his past July, Joe Reilly assumed the CIO role at Zions Bancorp, the Salt Lake City-based holding company that serves eight affiliate banks in 10 western and southwestern states. He had already been with Zions ($51.9 billion in assets as of June 2010) for 10 years in various positions that held responsibility for major IT decisions, including chief technology officer. But his new role, Reilly says, encompasses a lot more than technology.
When he first started as CIO, Reilly's early objective was modest. "We've had a lot of opportunities that have allowed a number of people in our leadership team to take on new roles, including myself," he explains. "One of my initial objectives was to maintain continuity by allowing people to settle into their new roles, and then move forward from there."
Now that everyone has begun to settle in, however, Reilly's goals are more ambitious. He says his top priorities from a technology delivery perspective include improving the bank's time to market, freeing up resources from day-to-day activities in order to focus on value creation for the business and placing a greater emphasis on customer channel management. Key to achieving these aims, according to Reilly, will be establishing standard business processes and applications among the company's various banks.
"If you think about time to market and shrinking business and technology cycles, operational and systems agility will become increasingly important, and that will drive the need for business process and simplification efforts," Reilly says. "We're looking to standardize and optimize our business processes, and subsequently standardize the systems that support those processes."
Zion's Long Road to Standardization
Attaining such standardization, Reilly adds, has historically been a challenge for Zions Bancorp, because of its complex business model, which requires finding a balance between meeting the individual needs of eight banks and the organization as a whole. "We have to walk that tightrope between a dedicated IT shop serving a single bank and a service bureau that's serving many banks," he says. "We have to provide each of our affiliates what they need to compete locally but at the same time create operating leverage such that it makes economic sense for those banks to be in the holding company and be more efficient there than they would be as independents."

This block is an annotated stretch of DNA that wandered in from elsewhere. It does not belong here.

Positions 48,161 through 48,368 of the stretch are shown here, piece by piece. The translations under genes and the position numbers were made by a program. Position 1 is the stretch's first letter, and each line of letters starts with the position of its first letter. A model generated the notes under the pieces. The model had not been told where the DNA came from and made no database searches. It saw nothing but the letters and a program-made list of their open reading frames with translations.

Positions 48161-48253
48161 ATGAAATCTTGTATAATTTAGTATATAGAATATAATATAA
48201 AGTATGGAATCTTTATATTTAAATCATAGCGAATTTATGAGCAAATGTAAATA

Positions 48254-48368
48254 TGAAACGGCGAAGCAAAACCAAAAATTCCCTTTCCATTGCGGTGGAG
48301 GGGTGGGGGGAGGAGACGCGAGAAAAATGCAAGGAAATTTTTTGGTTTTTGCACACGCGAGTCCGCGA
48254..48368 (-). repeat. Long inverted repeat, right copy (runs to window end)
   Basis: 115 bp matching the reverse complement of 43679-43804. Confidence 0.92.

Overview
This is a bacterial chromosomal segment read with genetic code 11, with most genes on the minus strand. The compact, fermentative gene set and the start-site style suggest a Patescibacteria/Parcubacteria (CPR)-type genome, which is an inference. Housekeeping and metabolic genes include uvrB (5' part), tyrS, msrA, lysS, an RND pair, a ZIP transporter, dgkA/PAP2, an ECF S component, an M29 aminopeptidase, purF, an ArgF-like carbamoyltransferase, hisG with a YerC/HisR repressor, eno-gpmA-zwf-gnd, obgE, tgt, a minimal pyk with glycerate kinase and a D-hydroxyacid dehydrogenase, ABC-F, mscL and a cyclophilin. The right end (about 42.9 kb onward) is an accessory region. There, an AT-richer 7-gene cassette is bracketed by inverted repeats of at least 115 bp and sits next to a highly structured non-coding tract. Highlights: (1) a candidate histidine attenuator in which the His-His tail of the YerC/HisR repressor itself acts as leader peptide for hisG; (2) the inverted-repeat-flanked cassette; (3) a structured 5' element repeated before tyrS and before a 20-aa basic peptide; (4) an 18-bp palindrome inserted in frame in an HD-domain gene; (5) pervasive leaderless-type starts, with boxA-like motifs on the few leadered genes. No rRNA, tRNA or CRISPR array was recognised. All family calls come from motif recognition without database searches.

In addition to the business process standardization work, Zions is planning some work on data integration and analytics, and will likely invest in the modernization of some of its legacy systems, Reilly reports. That work, he says, will be integral to improving customer channel management. "Having operational customer data integration is certainly key," Reilly comments. "And so is having a robust customer data model that supports all of the different attributes of the customer that have been important in recent years that some of our legacy customer information systems weren't necessarily built to support."
Zions, which has been in operation for more than 137 years, also will continue to invest in the mobile channel, according to Reilly. He acknowledges that the organization is playing catch-up to an extent with its mobile banking offerings, but he stresses that Zions is making strong progress. "We have investments targeted and a road map established to get us into more of a market-leading position," he says. "But that will probably go into 2013."